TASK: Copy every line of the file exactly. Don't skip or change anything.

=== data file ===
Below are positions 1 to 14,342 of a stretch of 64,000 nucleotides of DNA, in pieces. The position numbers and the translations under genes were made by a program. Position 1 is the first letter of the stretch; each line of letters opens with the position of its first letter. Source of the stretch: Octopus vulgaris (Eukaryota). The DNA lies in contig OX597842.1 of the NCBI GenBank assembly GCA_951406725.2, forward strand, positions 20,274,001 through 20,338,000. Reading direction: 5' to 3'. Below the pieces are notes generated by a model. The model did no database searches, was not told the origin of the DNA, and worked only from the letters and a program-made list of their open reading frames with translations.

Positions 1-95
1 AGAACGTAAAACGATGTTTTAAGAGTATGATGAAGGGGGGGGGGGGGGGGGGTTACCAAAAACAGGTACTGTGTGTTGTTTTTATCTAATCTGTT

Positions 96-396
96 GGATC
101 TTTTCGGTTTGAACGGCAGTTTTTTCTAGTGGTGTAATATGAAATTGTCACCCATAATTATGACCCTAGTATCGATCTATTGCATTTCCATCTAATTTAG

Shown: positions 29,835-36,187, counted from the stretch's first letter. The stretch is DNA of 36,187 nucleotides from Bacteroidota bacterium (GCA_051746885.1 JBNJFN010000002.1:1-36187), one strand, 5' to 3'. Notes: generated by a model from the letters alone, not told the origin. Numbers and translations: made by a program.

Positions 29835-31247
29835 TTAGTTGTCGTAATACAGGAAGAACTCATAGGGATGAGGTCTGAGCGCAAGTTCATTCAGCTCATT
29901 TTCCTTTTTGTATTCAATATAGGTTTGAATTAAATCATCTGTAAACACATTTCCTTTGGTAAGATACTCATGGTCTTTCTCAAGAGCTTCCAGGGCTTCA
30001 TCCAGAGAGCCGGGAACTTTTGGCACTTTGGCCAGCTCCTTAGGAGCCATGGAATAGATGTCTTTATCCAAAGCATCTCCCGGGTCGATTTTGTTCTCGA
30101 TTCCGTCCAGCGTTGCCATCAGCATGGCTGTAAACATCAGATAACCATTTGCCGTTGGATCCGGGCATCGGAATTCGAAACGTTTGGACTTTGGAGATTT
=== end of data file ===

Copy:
Below are positions 1 to 14,342 of a stretch of 64,000 nucleotides of DNA, in pieces. The position numbers and the translations under genes were made by a program. Position 1 is the first letter of the stretch; each line of letters opens with the position of its first letter. Source of the stretch: Octopus vulgaris (Eukaryota). The DNA lies in contig OX597842.1 of the NCBI GenBank assembly GCA_951406725.2, forward strand, positions 20,274,001 through 20,338,000. Reading direction: 5' to 3'. Below the pieces are notes generated by a model. The model did no database searches, was not told the origin of the DNA, and worked only from the letters and a program-made list of their open reading frames with translations.

Positions 1-95
1 AGAACGTAAAACGATGTTTTAAGAGTATGATGAAGGGGGGGGGGGGGGGGGGTTACCAAAAACAGGTACTGTGTGTTGTTTTTATCTAATCTGTT

Positions 96-396
96 GGATC
101 TTTTCGGTTTGAACGGCAGTTTTTTCTAGTGGTGTAATATGAAATTGTCACCCATAATTATGACCCTAGTATCGATCTATTGCATTTCCATCTAATTTAG

Shown: positions 29,835-36,187, counted from the stretch's first letter. The stretch is DNA of 36,187 nucleotides from Bacteroidota bacterium (GCA_051746885.1 JBNJFN010000002.1:1-36187), one strand, 5' to 3'. Notes: generated by a model from the letters alone, not told the origin. Numbers and translations: made by a program.

Positions 29835-31247
29835 TTAGTTGTCGTAATACAGGAAGAACTCATAGGGATGAGGTCTGAGCGCAAGTTCATTCAGCTCATT
29901 TTCCTTTTTGTATTCAATATAGGTTTGAATTAAATCATCTGTAAACACATTTCCTTTGGTAAGATACTCATGGTCTTTCTCAAGAGCTTCCAGGGCTTCA
30001 TCCAGAGAGCCGGGAACTTTTGGCACTTTGGCCAGCTCCTTAGGAGCCATGGAATAGATGTCTTTATCCAAAGCATCTCCCGGGTCGATTTTGTTCTCGA
30101 TTCCGTCCAGCGTTGCCATCAGCATGGCTGTAAACATCAGATAACCATTTGCCGTTGGATCCGGGCATCGGAATTCGAAACGTTTGGACTTTGGAGATTT